7% image


February 24, 2021

Reading Time: 362 minutes.

I heard a stat today that 7% of UK young people under 17 have tried to commit suicide, with 24% also having self-harmed. I don’t believe the suicide figure, especially when everyone bends over backwards to deny we have a suicide problem (which I think we have, even if it’s hidden because we’re afraid it’ll spread like fire). Still, even if it’s only 0.1%, that should ring every alarm bell. Where I live, someone seems to jump in the river and drown every week, and no one ever seems to add up the bodies, but if you live in the UK, was this 7% a headline in every newspaper and website? Was it the top story on the BBC? I suspect not.

The impression you get if you dig for the story, which is not as easy as you’d imagine, gives the impression the issue is with “women and sexual minorities” and that the rise in suicide amongst girls is the issue; yes, it is increasing, but it has a long way to go to match the problem with boys, which is the issue: boys and young men killing themselves (75% of adult suicides are men). I can’t help but feel such stats are not about compassion or alarm bells, but just politics (perhaps boys kill themselves due to viewing themselves as - well - non-essential).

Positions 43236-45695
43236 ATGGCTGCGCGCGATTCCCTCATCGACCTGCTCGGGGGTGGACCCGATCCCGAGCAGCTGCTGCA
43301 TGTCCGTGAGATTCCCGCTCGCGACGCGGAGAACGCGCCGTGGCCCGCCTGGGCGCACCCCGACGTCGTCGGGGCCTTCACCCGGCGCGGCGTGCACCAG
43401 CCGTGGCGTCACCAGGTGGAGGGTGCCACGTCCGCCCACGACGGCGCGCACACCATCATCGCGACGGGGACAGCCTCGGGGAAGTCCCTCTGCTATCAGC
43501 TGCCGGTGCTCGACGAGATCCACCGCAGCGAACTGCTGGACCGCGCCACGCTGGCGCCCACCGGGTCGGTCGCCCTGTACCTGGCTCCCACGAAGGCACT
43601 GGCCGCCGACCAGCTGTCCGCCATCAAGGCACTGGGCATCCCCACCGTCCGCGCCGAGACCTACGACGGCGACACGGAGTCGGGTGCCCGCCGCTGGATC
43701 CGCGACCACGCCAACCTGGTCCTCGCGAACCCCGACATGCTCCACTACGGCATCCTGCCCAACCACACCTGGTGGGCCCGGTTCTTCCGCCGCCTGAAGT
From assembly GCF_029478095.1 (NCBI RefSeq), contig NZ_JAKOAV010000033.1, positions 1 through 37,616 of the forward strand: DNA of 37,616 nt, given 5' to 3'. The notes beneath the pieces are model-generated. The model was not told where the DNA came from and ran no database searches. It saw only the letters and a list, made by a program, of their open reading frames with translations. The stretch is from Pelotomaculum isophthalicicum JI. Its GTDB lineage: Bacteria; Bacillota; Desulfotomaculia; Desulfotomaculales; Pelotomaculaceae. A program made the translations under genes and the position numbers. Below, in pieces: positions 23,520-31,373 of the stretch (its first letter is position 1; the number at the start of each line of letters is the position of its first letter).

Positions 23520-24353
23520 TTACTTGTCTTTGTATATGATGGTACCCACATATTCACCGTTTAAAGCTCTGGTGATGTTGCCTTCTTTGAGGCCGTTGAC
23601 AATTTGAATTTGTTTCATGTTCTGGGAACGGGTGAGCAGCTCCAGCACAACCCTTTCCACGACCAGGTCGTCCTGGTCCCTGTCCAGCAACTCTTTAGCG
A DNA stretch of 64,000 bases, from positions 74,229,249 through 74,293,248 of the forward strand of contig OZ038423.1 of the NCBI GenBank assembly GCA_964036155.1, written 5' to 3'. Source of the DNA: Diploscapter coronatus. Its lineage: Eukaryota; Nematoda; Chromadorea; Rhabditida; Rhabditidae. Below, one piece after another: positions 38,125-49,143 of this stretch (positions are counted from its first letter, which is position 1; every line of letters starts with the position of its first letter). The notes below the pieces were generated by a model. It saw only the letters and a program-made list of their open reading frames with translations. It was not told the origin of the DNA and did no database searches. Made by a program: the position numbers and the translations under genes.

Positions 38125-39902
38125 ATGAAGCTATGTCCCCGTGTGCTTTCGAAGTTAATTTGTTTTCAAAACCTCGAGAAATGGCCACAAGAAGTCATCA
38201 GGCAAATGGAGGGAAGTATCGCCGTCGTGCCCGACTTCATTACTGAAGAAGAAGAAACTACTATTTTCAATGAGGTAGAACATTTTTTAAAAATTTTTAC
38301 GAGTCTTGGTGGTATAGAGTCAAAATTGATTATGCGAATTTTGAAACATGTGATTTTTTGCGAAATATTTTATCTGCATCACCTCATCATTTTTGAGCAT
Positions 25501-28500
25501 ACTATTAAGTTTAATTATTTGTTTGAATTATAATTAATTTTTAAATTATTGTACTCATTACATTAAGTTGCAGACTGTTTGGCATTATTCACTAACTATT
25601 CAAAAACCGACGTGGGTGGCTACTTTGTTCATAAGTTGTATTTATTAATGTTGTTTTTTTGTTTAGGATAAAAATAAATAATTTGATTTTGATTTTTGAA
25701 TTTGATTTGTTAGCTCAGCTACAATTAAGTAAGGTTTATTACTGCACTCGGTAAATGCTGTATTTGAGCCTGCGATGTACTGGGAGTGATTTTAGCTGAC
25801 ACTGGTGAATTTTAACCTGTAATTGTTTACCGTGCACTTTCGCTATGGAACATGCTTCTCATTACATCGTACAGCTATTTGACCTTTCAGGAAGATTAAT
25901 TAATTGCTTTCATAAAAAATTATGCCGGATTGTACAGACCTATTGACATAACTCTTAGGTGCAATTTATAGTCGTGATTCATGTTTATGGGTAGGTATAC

But in my searching, I also found out that Japan has had 479 child suicides in the last year, including 14 primary school children, again, the majority being boys, and if I’d gone further, looking at the US, as well as the expansion of psychiatric drugs to kids, well, I’d probably consider doing myself in. But think about this. How is it that people who think of themselves as good, good and compassionate, who can become so outraged about ‘kids in cages’, can yet condemn kids to a year in isolation, in suspended animation, and cheer that the schools are closed, the park cordoned off, the swings locked up?

Do you remember how long an hour could last as a child in a car when you count down the seconds until you got to the final destination? How about a year trapped in your bedroom, trapped in your head, with your childish fears, your parent’s fears as well. What if you count and count, down and down, but lose all hope, or even the memory, of where it was you had been going?


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